A perceived fairness of the way scarce resources are used and the way benefits of production are distributed.


Uncompensated cost or benefit associated with a production or consumption of goods and services that affects the wellbeing of third parties or society more generally.

factors of production

Resources used in a production of goods and services classified as land, labour, capital and enterprise.


Tangible items that satisfy needs and wants; they can be seen and touched.

gross domestic product (GDP)

A total value of final goods and services produced in a country in a period of time.

industry sector

An area of a business operation. Businesses operate in the primary, secondary and tertiary industry sectors. The primary industry produces goods through the use and extraction of natural resources (for example, agriculture and mining). The secondary industry is concerned with converting primary industry materials into finished goods (for example, manufacturing, textiles and food). The tertiary industry provides services (for example, information, tourism and telecommunications).


A joint dependence between participants in an economy; that is, the reliance of consumers, workers, businesses and governments on each other. In modern economies, people tend to specialise in the production of a good or service, and trade that item for another that they could not provide or produce for themselves.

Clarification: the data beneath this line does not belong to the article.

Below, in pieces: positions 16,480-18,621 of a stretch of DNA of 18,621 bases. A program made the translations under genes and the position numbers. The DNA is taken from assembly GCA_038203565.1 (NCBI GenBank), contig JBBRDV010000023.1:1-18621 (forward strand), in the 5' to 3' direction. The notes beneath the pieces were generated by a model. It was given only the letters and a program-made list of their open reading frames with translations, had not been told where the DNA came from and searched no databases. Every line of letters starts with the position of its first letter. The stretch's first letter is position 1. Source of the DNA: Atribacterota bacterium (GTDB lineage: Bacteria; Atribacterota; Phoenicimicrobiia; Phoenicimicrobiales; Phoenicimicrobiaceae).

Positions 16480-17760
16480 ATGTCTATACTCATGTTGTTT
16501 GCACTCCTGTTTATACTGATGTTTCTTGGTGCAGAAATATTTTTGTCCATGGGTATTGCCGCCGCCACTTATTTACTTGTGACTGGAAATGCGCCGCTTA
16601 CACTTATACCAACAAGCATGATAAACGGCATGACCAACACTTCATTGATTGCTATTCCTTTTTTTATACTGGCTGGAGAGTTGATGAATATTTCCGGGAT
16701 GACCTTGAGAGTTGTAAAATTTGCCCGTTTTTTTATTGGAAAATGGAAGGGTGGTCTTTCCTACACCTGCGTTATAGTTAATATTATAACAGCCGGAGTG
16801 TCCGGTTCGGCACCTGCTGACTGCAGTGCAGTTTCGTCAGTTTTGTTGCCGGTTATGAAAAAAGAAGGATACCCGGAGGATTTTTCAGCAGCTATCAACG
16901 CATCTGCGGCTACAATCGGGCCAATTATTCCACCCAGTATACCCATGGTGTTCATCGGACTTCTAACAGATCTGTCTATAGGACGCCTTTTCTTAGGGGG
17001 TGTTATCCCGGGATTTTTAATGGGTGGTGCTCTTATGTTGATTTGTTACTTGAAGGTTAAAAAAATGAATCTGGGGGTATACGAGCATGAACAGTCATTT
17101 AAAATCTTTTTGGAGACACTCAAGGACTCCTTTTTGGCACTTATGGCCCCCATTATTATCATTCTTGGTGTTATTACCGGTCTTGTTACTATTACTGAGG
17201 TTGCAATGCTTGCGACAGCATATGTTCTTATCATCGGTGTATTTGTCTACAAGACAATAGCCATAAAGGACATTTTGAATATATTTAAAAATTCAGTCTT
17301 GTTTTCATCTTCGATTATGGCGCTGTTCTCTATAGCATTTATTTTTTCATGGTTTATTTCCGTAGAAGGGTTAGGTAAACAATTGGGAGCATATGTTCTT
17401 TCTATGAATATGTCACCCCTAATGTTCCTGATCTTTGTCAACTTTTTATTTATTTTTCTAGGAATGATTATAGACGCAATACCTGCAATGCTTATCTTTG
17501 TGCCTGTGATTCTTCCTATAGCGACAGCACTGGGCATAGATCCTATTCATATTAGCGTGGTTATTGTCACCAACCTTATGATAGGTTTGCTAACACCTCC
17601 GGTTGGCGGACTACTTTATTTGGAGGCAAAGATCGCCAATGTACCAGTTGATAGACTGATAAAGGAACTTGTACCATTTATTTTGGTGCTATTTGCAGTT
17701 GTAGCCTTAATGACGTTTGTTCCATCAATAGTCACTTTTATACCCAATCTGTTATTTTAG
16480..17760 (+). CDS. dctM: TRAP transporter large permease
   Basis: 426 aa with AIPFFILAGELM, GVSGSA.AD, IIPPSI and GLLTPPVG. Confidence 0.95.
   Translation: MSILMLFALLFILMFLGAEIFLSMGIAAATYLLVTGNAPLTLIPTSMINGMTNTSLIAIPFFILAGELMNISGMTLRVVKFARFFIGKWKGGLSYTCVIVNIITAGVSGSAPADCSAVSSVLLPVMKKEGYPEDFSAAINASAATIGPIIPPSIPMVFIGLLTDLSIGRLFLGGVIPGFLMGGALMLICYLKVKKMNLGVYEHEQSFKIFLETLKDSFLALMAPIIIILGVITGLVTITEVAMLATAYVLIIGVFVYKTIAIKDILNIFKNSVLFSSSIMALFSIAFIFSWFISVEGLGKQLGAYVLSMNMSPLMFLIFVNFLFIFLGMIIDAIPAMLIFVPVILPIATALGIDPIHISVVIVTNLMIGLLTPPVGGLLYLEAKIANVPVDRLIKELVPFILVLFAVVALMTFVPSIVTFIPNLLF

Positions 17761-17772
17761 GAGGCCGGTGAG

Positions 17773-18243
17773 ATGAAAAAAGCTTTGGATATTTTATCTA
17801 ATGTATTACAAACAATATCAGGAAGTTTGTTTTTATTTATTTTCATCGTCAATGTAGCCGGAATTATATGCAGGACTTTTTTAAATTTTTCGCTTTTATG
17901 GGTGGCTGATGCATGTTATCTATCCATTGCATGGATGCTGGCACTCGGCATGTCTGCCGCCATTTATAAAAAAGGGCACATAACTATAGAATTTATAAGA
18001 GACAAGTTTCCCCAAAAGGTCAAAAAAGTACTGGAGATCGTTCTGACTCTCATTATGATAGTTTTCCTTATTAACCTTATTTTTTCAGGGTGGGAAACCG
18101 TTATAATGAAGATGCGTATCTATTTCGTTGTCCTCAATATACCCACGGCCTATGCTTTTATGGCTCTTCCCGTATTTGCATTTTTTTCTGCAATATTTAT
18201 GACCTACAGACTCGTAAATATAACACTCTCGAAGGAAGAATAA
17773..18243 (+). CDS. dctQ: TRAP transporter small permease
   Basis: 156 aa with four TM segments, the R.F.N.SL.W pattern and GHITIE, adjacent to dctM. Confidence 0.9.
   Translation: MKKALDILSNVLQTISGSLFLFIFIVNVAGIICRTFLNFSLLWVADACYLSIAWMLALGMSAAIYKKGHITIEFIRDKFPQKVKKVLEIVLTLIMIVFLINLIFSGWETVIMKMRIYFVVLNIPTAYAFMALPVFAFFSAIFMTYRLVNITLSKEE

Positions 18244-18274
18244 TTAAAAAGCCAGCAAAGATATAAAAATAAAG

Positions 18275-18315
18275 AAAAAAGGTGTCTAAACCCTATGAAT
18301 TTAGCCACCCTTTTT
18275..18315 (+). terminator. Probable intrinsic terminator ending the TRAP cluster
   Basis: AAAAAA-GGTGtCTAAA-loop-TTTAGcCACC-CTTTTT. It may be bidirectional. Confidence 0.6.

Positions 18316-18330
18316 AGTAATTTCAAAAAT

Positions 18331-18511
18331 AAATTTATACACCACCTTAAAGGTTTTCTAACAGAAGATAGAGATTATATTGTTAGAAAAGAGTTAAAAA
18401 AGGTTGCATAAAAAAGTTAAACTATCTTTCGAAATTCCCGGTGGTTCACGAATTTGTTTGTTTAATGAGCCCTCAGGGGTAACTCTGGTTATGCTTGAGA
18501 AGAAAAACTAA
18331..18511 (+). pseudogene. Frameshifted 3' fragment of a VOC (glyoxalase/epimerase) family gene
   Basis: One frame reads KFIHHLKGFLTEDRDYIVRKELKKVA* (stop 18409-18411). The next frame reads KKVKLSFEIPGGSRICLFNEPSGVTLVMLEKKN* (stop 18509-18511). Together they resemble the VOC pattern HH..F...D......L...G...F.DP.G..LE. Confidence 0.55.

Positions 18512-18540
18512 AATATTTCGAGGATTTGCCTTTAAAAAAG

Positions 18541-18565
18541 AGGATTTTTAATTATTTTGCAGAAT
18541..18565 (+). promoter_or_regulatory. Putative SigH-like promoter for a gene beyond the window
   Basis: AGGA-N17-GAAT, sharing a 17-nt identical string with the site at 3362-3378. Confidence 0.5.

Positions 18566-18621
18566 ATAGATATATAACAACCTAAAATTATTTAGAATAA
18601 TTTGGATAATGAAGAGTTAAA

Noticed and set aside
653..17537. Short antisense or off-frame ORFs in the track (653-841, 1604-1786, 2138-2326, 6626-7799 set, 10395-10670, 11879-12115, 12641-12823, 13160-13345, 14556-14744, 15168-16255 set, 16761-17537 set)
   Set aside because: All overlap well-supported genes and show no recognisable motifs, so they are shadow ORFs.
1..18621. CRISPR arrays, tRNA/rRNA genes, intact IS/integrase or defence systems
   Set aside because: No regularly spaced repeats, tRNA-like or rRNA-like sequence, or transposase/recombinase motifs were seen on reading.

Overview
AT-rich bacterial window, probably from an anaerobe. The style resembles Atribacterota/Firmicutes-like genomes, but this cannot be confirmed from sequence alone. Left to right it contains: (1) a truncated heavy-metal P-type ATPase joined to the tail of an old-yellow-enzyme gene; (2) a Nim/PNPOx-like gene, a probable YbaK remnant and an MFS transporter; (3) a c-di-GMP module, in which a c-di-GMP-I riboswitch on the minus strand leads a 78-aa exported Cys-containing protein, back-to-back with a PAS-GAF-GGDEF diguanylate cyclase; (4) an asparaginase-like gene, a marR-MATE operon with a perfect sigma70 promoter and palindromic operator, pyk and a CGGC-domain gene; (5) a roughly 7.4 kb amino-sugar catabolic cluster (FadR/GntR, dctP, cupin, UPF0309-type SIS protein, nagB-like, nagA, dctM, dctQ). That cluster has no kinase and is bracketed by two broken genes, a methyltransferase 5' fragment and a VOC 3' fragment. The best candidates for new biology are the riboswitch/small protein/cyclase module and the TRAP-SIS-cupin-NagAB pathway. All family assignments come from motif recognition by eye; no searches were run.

living standards

An amount of wealth, comfort, material goods and necessities that a particular individual, society or country has.


An exchange of goods, services or resources between buyers and sellers.

market economy

A system that coordinates the production and distribution of goods and services using markets.


In economics, a good or service that consumers consider necessary to maintain their standard of living.


A business that uses surplus funds to achieve its goals rather than distribute these funds to the owners. These often exist in the form of charities, service organisations and clubs.


Business processes that were originally performed in-house now moved overseas.

opportunity cost

What you have to forgo if you choose to do A rather than B; the value of the next best alternative that is foregone whenever a choice is made.

organisational structure